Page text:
When History Judges the Critics Wrong

Welcome to Part II of the Criticism Special. Last time, I shared my ideas about some qualities that make a good critic. But, as explained in that post, no critic is perfect. Today, we will face that issue head on: what if the critics’ opinion are proven to be wrong?


We’ve heard this story before. Writer or artist gets flak and the work in question does not flourish. Then, decades later, that work becomes hailed as a masterpiece and its creator considered a genius.

Scott Fitzgerald enjoyed success for This Side of Paradise but The Great Gatsby, now considered his magnum opus, flopped. Herman Melville’s Moby-Dick was met with harsh criticism and so was William Wordsworth’s poetry. Vincent Van Gogh managed to sell only one painting during his lifetime while Bizet’s Carmen was called dull by a critic.

The list of ‘misjudgments’ in the history of criticism is certainly long that sometimes one couldn’t blame readers and artists who are skeptical of critics. But should we disregard reviews because of these errors of judgment? When history itself judges the critics’ opinion wrong, is there still any value to their criticism?

There is no denying that wrong judgments have been made and, perhaps as I write, continue being made. These unmerited reviews, especially when negative, may hurt the artist’s development, feelings, and even finances as bad reviews often affect the artwork’s market performance. It may sound too emotional but an artist or two could have died in a better situation had their works been rightfully noticed and welcomed by the market.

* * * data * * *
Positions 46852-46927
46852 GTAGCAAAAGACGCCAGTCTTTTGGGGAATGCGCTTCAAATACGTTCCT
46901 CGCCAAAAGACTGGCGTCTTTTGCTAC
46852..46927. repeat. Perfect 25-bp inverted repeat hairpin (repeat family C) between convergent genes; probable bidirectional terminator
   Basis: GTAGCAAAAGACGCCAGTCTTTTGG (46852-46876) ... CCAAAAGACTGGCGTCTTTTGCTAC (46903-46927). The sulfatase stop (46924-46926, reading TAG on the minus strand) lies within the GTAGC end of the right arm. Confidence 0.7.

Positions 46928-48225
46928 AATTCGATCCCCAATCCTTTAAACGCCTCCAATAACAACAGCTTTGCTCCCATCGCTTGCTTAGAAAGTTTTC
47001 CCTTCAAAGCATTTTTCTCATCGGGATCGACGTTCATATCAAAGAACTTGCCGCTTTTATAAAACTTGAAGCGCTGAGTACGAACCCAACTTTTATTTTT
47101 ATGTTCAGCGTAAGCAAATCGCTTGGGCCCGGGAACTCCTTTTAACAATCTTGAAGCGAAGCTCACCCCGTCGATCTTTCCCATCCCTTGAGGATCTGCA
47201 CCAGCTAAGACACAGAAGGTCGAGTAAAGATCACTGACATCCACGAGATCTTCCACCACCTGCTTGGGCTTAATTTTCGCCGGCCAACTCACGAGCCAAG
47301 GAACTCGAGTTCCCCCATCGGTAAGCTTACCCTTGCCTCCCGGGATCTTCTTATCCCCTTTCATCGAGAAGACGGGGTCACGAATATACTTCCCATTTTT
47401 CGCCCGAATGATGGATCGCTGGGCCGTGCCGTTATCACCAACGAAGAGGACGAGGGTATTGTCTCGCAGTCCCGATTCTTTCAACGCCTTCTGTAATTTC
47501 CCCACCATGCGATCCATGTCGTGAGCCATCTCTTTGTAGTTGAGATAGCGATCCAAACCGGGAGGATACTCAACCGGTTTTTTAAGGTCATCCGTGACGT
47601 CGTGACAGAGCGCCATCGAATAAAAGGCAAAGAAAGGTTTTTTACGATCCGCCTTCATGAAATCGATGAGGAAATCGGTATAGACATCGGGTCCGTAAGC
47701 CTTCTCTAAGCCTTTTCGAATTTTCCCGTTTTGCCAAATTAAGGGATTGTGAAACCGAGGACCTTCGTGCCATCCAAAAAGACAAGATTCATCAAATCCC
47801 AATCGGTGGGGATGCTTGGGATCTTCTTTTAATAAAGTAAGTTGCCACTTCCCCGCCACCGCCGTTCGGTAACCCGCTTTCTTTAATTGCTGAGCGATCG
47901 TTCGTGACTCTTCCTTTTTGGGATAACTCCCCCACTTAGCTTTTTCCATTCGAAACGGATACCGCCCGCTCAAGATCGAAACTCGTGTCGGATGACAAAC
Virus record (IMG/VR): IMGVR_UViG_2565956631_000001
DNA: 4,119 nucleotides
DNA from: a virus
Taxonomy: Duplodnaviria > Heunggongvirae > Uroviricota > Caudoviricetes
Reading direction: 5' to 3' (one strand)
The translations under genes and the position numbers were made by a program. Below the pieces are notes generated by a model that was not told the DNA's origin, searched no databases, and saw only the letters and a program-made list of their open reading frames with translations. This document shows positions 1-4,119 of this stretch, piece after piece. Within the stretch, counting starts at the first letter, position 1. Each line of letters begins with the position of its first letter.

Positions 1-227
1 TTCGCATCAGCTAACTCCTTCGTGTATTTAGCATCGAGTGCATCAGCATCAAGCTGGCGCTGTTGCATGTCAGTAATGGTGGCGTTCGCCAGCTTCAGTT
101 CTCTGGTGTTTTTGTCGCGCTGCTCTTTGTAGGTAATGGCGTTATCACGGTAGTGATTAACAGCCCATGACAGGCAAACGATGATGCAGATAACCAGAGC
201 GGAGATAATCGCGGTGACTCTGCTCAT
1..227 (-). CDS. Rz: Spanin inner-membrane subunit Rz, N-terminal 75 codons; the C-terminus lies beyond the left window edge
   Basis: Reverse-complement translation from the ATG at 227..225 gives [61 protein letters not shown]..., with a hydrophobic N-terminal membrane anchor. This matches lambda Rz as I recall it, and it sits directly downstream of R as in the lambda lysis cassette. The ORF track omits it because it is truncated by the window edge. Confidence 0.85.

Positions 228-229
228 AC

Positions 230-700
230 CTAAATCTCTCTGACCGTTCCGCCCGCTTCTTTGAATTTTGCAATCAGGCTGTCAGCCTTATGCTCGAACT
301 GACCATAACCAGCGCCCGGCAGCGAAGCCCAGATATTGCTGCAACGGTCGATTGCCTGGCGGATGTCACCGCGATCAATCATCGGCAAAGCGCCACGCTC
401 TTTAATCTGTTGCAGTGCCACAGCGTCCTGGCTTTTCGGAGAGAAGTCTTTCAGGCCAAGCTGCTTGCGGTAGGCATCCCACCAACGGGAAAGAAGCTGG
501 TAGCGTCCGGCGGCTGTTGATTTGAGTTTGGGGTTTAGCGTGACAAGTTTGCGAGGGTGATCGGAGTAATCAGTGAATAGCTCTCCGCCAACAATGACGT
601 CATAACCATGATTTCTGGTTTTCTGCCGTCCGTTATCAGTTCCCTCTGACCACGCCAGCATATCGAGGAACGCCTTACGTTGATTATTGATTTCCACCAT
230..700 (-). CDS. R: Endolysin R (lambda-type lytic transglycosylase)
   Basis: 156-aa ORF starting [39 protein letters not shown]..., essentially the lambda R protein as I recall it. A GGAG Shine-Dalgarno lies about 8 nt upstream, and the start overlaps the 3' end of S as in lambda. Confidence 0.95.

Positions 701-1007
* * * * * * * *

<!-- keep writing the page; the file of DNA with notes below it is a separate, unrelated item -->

These ‘misjudgments’ are not supposed to be the ideal. But they can’t be avoided either. Even the most well-intentioned, experienced or intelligent of critics can make some mistakes. Why? This article in The Chronicle of Higher Education provides a good explanation. It draws attention to the role of the values of a period in influencing a critic’s judgment.

I like the example given in the article: Voltaire’s ‘misjudgment’ of Shakespeare. While enjoying the plays and poems of Shakespeare is a matter of taste, the value of the Bard’s works is already established by now. We’ve gotten past debating whether or not Shakespeare’s writings are of value. Clearly, Voltaire did miss something in Shakespeare, but it was not because he was a bad critic. Voltaire was just a product of the values of his time. As the article explains, Voltaire was influenced by the neoclassical emphasis on Aristotelian unities – things that were not quite evident in the plays of Shakespeare.

Voltaire’s criticism may no longer be a good reference to understand the literary value of Shakespeare. However, Voltaire’s writing will still be invaluable for it explains the values of his time in contrast with other literary periods.

The same is true for other well-written, well-explained pieces whose opinion seem to miss the value of the subject. When viewed as a product of history, even these so-called ‘misjudgments’ can derive their value in how well they expose the values of their period and the ideologies which made the critic decide on that opinion. In other words, they still help identify trends and changing values in history.

These reviews may no longer be significant for readers who want to evaluate the success and merits of a work, but they remain important for people who want to understand not just the performance of the work in question but also the developments in the art world.


Thanks for reading. Stay tuned for Part III of the Criticism Special to be posted in August.




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